The shooting of Ayid Abd al-Ghani occurred in new Baghdad, an eastern section of the capital, at about 7.45am (0445 GMT) on Tuesday, said police Major Falah al-Muhammadawi.

The attackers either drove up beside Abd al-Ghani's vehicle and opened fire or first stopped the victim's car by blocking it, al-Muhammadawi said.

Abd al-Ghani was an adviser to Usama al-Najafi, Iraq's industry minister and one of the country's top Sunni Arabs.

Before Iraq's constitutional referendum on Saturday, al-Najafi had predicted that voters would reject the document if given the chance to vote freely because it favours Kurds and the Shia over the Sunni Arabs.

Vote counting was still under way on Tuesday, and the outcome of the referendum was not expected to be announced by Iraq's election commission for several days.

US marines killed

Two US marines have been killed in fighting near the town of Ar-Rutbah in western Iraq's rebellious Al-Anbar province, the military said Tuesday.

The two "were killed in action by small-arms fire while conducting combat operations against the enemy in the vicinity of Ar-Rutbah (on Monday)", it said in a statement.

US and Iraqi forces have been waging offensives in the Sunni-dominated province for several months.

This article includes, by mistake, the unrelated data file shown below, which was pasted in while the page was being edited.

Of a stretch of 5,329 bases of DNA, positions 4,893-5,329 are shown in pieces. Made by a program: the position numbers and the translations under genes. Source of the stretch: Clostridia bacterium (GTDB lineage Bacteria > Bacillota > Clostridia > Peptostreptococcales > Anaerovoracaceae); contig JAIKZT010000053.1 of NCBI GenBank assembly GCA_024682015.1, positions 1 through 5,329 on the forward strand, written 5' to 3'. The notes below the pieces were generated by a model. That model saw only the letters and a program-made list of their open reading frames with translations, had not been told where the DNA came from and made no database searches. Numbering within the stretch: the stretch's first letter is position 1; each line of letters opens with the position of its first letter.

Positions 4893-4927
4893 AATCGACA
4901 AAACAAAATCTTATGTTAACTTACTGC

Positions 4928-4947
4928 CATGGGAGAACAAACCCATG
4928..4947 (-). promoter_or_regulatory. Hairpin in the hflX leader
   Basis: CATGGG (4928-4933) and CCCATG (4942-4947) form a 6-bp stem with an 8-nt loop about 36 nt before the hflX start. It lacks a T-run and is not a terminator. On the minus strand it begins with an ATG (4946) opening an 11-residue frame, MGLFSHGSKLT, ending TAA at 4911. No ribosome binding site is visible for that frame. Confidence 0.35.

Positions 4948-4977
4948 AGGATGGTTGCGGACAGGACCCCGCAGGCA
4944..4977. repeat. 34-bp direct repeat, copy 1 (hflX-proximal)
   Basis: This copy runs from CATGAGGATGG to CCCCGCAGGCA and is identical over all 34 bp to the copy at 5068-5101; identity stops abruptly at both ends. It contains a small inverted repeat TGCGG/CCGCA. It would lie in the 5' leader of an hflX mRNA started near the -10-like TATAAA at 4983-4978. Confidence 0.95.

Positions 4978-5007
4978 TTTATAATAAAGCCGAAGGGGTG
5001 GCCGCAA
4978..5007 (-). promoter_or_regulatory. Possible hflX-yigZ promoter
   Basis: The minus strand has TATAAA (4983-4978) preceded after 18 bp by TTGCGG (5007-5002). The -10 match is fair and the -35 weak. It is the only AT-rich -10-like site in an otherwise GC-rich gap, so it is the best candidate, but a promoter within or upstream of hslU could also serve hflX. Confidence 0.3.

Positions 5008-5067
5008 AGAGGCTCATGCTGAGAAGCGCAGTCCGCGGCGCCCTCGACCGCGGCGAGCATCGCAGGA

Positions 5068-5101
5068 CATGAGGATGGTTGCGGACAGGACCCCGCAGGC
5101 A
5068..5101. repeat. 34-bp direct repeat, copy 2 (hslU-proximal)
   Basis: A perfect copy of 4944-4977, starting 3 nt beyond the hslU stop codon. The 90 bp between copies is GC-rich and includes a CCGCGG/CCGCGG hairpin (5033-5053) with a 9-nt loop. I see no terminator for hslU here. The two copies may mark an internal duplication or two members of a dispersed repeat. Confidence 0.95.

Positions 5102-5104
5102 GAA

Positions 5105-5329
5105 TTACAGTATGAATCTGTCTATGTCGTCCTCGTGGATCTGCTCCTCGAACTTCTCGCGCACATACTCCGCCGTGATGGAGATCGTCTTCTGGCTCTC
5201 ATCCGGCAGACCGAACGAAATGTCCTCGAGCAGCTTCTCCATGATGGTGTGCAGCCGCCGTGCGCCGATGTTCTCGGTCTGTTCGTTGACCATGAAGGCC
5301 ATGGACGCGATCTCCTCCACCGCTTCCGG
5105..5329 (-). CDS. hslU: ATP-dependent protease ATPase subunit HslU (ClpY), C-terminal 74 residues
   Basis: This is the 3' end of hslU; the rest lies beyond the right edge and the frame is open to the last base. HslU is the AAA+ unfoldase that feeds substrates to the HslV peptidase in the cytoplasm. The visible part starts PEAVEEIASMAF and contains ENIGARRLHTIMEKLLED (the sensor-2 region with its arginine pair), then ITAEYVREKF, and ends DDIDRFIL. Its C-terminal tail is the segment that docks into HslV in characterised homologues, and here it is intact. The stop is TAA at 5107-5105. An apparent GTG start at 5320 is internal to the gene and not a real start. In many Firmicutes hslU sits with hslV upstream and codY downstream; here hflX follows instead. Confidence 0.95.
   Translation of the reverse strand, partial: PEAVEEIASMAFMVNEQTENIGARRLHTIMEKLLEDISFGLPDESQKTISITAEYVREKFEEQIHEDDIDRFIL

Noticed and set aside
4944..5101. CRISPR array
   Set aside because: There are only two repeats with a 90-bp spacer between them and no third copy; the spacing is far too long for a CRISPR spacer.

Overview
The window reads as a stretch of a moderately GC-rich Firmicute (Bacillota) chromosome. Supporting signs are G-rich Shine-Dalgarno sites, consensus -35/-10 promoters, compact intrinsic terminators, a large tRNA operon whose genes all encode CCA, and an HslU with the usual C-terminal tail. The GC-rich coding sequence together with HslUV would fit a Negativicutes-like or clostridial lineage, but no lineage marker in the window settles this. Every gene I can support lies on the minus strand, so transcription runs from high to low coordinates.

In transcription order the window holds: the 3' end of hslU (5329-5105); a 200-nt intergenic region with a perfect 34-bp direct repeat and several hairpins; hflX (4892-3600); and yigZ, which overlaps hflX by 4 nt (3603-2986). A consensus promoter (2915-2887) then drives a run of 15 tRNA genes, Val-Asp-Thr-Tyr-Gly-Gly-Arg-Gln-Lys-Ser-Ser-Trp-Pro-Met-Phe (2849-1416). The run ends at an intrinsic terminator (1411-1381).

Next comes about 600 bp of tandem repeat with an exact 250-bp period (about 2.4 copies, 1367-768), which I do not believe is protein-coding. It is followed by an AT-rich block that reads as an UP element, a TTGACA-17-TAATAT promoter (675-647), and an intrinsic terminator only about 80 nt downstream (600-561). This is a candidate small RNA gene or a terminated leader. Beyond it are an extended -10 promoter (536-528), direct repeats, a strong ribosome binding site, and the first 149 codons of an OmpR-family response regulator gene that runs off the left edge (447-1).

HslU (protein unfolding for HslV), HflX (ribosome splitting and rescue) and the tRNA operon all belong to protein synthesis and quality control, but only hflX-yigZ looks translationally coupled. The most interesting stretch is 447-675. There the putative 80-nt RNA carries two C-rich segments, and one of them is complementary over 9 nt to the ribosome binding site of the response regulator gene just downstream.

On Sunday, the military said air strikes by US helicopters and combat jets killed 88 rebels in Al-Anbar, although television reports and a hospital source in Ramadi said some of the victims were civilians.

No quick end seen

On Monday, former US secretary of state Colin Powell said the constitutional referendum would not bring a quick end to the fighting.

Colin Powell speaks to talk show
host Larry King on Tuesday

"This is an important step forward, but we should not think that this is the end of the game," Powell said on CNN's Larry King Live.

The United States hopes the constitution will help stabilise Iraq and ultimately lead to the withdrawal of US forces.

But Powell said the United States still faced a "difficult" and "sustained insurgency" that needed to be beaten on the ground as well as politically.

"We are still in for some difficult days ahead, but we needed to get this referendum dealt with now so we can move on to find a permanent government through an election at the end of the year," Powell said.

Powell, a retired four-star general who was secretary of state at the start of the US-led invasion of Iraq, said he was surprised at how robust the fighters became so quickly after the fall of Baghdad.

"Frankly, I think we should have done more in the beginning to push that to the back, knock it down before it got started," he said.